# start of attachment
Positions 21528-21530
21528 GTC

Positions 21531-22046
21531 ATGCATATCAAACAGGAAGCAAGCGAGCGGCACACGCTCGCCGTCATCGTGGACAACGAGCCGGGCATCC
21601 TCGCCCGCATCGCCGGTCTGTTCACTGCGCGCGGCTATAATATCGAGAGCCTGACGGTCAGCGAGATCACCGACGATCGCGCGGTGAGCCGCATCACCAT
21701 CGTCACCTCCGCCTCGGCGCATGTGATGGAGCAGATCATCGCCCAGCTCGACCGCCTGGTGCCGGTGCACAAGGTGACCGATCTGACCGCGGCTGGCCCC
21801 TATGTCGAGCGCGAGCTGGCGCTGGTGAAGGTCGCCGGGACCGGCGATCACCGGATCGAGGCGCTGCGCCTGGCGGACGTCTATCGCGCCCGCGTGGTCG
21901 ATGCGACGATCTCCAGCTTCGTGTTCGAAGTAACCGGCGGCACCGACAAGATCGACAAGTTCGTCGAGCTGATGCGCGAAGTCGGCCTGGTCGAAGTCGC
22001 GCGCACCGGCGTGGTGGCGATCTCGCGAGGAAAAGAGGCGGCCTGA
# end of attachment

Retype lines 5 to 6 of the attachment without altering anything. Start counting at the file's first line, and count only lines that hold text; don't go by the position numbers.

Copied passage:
21601 TCGCCCGCATCGCCGGTCTGTTCACTGCGCGCGGCTATAATATCGAGAGCCTGACGGTCAGCGAGATCACCGACGATCGCGCGGTGAGCCGCATCACCAT
21701 CGTCACCTCCGCCTCGGCGCATGTGATGGAGCAGATCATCGCCCAGCTCGACCGCCTGGTGCCGGTGCACAAGGTGACCGATCTGACCGCGGCTGGCCCC